But a hostel isn’t just a cheap place to sleep anymore. Many of today’s hostels have more amenities and facilities than well-priced hostels (which I’ll tell you more about later) which will give you a much richer travel experience.

How To Book A Hostel?

Image of someone working on their laptop in a cafe with a coffee in the foreground

I’m not just talking about how to use Google to search for a hostel. When it comes to booking the best hostel, it all comes down to one thing – personal preference!

Booking a hostel is very easy and many are listed on sites such as Hostelworld, Hostel Bookers and even on sites and Gone are the days of wandering around town aimlessly wearing all your gear in the baking sun, looking for a place to crash (although I still see this quite often!)

You may or may not have considered the following criteria when booking your hostel but it’s important that you think about what I’m about to list. This will make your stay in a hostel much more comfortable.

āž”ļø Hostelworld is the best booking site with a huge selection of hostels worldwide, all rated and reviewed by travellers like you.

1. Choosing The Right Type Of Hostel

Image of a hostel dorm room with a bunk bed and window view

Hostels aren’t just a budget, no-frills option anymore. These days there are several types of hostels to choose from, especially in the bigger cities and popular destinations. Some of the main types of hostels are:

šŸ’» Flashpacker/Boutique Hostels

Even though we think of hostels as the budget option, there are always exceptions to the rule. Flashpacker hostels, boutique hostels and luxury hostels (whatever you want to call them) are obviously for those who can afford a more upscale lifestyle. Check out this hostel in Miami to see what I’m talking about!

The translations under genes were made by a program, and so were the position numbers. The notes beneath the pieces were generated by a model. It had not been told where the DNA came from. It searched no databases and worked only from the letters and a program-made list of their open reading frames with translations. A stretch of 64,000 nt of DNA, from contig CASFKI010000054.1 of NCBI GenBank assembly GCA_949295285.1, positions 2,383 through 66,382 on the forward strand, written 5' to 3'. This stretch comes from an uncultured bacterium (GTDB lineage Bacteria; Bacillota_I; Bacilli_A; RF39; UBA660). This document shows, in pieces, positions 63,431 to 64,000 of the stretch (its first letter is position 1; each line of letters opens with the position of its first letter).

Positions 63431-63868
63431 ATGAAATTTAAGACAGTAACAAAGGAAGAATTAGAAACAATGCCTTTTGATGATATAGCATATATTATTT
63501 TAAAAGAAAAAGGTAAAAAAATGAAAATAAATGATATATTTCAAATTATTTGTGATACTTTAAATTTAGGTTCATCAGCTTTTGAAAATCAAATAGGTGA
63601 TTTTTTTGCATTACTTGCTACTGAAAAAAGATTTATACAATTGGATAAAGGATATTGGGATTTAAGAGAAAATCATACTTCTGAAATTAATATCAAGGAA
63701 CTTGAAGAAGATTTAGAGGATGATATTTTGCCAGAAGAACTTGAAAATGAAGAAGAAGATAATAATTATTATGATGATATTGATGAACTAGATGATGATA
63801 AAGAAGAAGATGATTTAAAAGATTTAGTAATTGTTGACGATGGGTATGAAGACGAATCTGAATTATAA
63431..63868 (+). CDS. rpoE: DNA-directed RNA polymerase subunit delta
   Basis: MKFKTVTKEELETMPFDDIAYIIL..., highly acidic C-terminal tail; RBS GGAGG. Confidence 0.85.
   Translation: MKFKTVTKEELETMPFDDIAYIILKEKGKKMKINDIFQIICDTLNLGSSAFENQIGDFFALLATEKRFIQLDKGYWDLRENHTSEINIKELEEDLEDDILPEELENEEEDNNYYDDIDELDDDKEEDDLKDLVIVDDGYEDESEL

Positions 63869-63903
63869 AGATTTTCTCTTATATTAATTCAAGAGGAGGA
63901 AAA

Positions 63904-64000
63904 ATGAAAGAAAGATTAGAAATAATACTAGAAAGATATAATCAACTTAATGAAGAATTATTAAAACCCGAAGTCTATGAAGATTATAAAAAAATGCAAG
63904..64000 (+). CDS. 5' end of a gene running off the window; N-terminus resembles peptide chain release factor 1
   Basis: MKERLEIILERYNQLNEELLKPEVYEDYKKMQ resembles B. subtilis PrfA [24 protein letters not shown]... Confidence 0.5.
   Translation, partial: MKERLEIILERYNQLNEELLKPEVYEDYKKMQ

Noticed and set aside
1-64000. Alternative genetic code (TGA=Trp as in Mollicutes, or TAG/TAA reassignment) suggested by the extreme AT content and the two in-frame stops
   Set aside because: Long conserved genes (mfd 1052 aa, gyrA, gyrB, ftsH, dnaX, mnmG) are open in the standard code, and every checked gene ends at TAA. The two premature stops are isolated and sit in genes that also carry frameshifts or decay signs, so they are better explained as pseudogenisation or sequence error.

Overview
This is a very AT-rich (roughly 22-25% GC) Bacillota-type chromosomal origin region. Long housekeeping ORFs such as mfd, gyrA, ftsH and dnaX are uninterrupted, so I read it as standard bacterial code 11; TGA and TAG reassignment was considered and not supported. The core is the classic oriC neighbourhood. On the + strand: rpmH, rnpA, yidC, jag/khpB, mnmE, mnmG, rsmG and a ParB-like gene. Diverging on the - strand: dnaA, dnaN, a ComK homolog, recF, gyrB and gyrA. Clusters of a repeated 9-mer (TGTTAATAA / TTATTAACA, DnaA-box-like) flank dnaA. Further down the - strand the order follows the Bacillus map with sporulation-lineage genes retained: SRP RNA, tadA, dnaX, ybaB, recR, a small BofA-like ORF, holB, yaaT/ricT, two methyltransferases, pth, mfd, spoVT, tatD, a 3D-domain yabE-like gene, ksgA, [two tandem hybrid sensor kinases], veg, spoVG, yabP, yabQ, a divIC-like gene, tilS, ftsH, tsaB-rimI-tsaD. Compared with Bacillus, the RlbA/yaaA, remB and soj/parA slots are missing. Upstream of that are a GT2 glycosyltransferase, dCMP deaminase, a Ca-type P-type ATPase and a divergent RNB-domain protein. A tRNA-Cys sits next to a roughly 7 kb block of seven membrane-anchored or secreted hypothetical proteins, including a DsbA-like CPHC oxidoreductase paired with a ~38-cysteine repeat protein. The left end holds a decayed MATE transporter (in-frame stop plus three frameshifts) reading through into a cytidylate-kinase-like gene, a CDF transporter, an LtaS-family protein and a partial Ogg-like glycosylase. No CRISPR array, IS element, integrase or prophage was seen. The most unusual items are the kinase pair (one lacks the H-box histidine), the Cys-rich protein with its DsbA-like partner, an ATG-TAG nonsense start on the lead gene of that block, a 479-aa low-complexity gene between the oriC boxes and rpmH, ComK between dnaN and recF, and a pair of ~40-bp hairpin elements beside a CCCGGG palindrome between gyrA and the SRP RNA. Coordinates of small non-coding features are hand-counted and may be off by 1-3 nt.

This is a great option for digital nomads or for those who have a little extra cash to spend (treat yourself to the odd night). Your hard-earned cash goes a long way as you wander the spacious common rooms and admire the upscale decor. Your private room will be better than a lot of hotels and of course, there’s free wifi!

šŸø Party Hostels

Do you like to party? Who doesn’t? If you love a party on your travels then these are obviously the hostel for you. They normally have all the typical facilities of a regular hostel but may not always have a kitchen (instead you order from their restaurant.)

You’ll meet plenty of outgoing people and there are loads of drink offers like happy hour, 2 for 1 and usually an organised bar crawl. Many party hostels with have a bar and the restaurant is cleared for all you party animals to dance the night away. The Flying Pig Downtown in Amsterdam (where else) is a shining example to all other party hostels!

That’s not to say it’s all party! There’s usually a wonderfully chilled atmosphere during the day and plenty of activities to keep you busy. Just don’t expect to get a lot of sleep as even a private room and earplugs won’t help you when the hostel is in full-on party mode.

šŸ’ø Budget Hostels

These are the typical type of hostels you may have already imagined. Simple, cheap and cheerful. The standard of your typical budget hostel can vary greatly. Some are complete s*tholes and others are of a very high standard. You can normally tell by the price you pay for your stay. These are the best option for those who are travelling long-term. You can base yourself in a hostel for days or even weeks without stretching that budget too much.

You’ll usually find plenty of communal hangout areas like common rooms and there’s usually a kitchen for everyone to use. Rooms are normally shared bunk bed style with bathrooms also shared. For around $15 a night, you can stay in a posh dorm at Flow Spaces in Budapest with amazing facilities. That’s pretty cheap for a European capital stay!